Look ‘tribute’ up in the dictionary. It says that a tribute is “an act, statement, or gift that is intended to show gratitiude, respect, or admiration. To that end, I share a story from this month’s budgeting journal.
Our budget was rolling smoothly, and so was our car, until the beginning of the month came around. It happens once a year for everyone and happens for us every June: registering your vehicle with the state. Usually no big deal right? You pay your $50, get some new stickers, and you’re on your way.
Well being that this particular car is an older one, we have to get it inspected each year. So after getting it inspected, much to our surprise, the mechanic fails the car and details out about $300 worth of repair work that needs to be done before he’ll pass it so we can drive it. Ouch.
About this same time we also get a letter from our dentist in the mail detailing just short of another $300 in dental work that I had done the previous week. Double ouch.
I’m sure that many of you have had very similar things happen and been found in very similar situations. What normally happens? If I have a savings or an emergency fund, I dip into it a bit to pay the bill and plan on “paying back” the savings over the following few months. If I don’t have any savings, I’m either 1. not driving my car and I’m calling the dentist to see if I can make a number of small payments or 2. I’m asking for financial help from friends or family. Not very fun.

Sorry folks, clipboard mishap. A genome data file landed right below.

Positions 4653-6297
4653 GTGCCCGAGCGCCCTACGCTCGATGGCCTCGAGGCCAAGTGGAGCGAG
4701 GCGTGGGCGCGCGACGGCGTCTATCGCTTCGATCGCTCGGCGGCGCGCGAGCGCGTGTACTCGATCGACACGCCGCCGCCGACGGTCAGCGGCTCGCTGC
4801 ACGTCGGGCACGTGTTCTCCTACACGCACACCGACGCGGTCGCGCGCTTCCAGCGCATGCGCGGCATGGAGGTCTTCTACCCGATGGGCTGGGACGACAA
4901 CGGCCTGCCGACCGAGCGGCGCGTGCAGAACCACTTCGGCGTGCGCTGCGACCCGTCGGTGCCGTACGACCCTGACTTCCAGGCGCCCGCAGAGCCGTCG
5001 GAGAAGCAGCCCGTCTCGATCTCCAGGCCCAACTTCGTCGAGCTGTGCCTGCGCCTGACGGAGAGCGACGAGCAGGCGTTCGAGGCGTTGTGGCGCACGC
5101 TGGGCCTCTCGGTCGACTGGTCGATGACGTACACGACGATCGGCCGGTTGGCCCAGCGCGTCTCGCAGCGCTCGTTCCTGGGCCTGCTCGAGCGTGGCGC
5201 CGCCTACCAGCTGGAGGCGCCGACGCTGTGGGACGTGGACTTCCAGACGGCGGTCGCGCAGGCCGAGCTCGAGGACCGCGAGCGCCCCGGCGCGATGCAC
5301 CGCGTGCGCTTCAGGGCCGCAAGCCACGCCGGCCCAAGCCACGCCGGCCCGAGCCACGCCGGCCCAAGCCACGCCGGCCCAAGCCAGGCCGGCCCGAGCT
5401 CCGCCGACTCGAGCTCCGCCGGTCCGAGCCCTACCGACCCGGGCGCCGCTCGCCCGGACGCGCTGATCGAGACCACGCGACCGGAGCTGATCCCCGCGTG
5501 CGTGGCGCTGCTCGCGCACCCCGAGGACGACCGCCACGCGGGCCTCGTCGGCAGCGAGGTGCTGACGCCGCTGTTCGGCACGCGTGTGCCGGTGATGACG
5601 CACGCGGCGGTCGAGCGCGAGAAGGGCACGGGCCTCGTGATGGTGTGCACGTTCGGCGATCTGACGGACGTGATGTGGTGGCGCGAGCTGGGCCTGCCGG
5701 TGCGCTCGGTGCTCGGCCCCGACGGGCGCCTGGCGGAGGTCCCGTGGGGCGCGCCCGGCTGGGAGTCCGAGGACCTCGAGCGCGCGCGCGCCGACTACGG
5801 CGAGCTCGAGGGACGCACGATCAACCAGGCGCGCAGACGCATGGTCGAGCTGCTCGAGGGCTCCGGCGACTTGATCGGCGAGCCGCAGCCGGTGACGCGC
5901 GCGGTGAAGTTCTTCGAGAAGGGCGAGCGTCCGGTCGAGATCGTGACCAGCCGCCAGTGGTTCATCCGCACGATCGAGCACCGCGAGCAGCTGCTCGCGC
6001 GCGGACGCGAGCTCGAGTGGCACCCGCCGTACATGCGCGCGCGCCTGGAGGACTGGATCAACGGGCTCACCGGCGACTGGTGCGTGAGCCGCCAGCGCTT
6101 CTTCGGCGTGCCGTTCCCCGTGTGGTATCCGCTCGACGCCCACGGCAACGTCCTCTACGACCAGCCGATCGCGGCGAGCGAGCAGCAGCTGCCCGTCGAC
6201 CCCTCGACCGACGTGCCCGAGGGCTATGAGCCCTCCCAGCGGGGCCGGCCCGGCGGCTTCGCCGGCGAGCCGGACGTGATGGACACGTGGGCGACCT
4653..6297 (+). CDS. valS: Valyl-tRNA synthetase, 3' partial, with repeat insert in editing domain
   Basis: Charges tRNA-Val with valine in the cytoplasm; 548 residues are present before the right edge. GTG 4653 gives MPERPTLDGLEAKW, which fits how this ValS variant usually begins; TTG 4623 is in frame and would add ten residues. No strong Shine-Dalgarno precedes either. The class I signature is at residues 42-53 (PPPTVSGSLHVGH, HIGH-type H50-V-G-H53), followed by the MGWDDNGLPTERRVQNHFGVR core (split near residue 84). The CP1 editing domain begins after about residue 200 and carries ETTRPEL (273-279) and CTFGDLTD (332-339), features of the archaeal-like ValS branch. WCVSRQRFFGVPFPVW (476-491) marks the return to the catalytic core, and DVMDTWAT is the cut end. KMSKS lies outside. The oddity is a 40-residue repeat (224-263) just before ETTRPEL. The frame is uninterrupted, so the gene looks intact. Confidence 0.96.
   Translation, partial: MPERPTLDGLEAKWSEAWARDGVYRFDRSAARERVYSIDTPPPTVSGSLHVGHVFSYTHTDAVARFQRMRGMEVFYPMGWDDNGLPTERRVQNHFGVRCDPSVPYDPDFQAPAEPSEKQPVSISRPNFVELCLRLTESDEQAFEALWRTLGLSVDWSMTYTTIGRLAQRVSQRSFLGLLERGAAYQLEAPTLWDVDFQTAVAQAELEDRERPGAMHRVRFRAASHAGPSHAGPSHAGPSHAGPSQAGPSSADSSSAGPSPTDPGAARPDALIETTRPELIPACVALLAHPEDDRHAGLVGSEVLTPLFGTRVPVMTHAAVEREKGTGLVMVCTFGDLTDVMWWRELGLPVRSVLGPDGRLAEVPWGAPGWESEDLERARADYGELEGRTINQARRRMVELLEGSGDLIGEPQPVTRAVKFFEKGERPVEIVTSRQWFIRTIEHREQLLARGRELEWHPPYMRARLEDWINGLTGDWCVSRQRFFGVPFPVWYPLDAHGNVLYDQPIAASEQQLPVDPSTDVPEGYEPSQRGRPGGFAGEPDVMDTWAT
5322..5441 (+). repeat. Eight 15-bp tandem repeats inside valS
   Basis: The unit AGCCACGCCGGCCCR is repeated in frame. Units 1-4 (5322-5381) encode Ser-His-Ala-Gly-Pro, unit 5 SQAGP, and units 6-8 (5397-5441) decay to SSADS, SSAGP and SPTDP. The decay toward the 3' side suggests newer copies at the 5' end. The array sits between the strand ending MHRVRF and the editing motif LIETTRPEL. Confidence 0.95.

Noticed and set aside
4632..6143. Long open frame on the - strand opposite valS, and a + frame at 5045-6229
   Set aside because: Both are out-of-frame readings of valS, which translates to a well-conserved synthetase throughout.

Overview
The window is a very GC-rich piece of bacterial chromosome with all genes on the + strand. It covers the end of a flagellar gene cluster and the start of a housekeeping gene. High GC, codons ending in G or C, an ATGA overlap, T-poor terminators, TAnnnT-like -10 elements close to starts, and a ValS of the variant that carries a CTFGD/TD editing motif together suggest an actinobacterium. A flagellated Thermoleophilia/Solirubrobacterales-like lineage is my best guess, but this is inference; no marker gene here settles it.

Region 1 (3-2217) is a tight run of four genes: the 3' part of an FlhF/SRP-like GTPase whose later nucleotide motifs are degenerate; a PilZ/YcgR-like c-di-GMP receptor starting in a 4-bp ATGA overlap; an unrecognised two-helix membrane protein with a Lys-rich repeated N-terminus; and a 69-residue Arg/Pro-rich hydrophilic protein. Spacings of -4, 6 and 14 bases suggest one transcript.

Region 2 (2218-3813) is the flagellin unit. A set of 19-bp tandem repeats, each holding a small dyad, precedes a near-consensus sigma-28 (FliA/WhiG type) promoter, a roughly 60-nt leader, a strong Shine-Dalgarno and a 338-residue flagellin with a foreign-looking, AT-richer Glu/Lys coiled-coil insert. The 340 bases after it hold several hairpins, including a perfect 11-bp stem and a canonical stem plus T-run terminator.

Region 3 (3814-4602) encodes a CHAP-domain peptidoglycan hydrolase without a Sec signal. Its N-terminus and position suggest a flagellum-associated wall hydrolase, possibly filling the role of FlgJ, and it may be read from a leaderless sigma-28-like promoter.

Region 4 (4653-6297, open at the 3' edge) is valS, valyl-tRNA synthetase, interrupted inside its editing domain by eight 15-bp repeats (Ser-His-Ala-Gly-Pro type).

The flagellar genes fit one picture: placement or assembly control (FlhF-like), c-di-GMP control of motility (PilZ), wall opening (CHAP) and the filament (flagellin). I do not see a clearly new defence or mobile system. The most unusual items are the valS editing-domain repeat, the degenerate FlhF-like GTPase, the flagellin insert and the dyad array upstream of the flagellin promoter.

But thanks to YNAB’s rule #1 (which is to live off last month’s income), I don’t have to do any of these things! I have a whole month’s income as a “buffer” in my bank account. I was able to immediately repair and register the car and immediately send the dentist a check. This put us WAY over our month’s budget, but I didn’t have to dip into my savings one bit!
I was grateful for YNAB’s system for two reasons: 1. It encouraged me to have enough money (rule #1) to pay the unexpected bills. 2. Using the YNAB budget system, the overspent amount ($600) smoothly comes out of my budgetable amount that I have for next month (or the following couple months if needs be). That way I’m able to “take the hit” over a longer time frame, budget a little tighter, and not have to touch my savings at all.
In the end, I’m happy to report that not only did we not have to touch our savings account, but we were even still able to stick to our goal of putting 15% of our income into savings.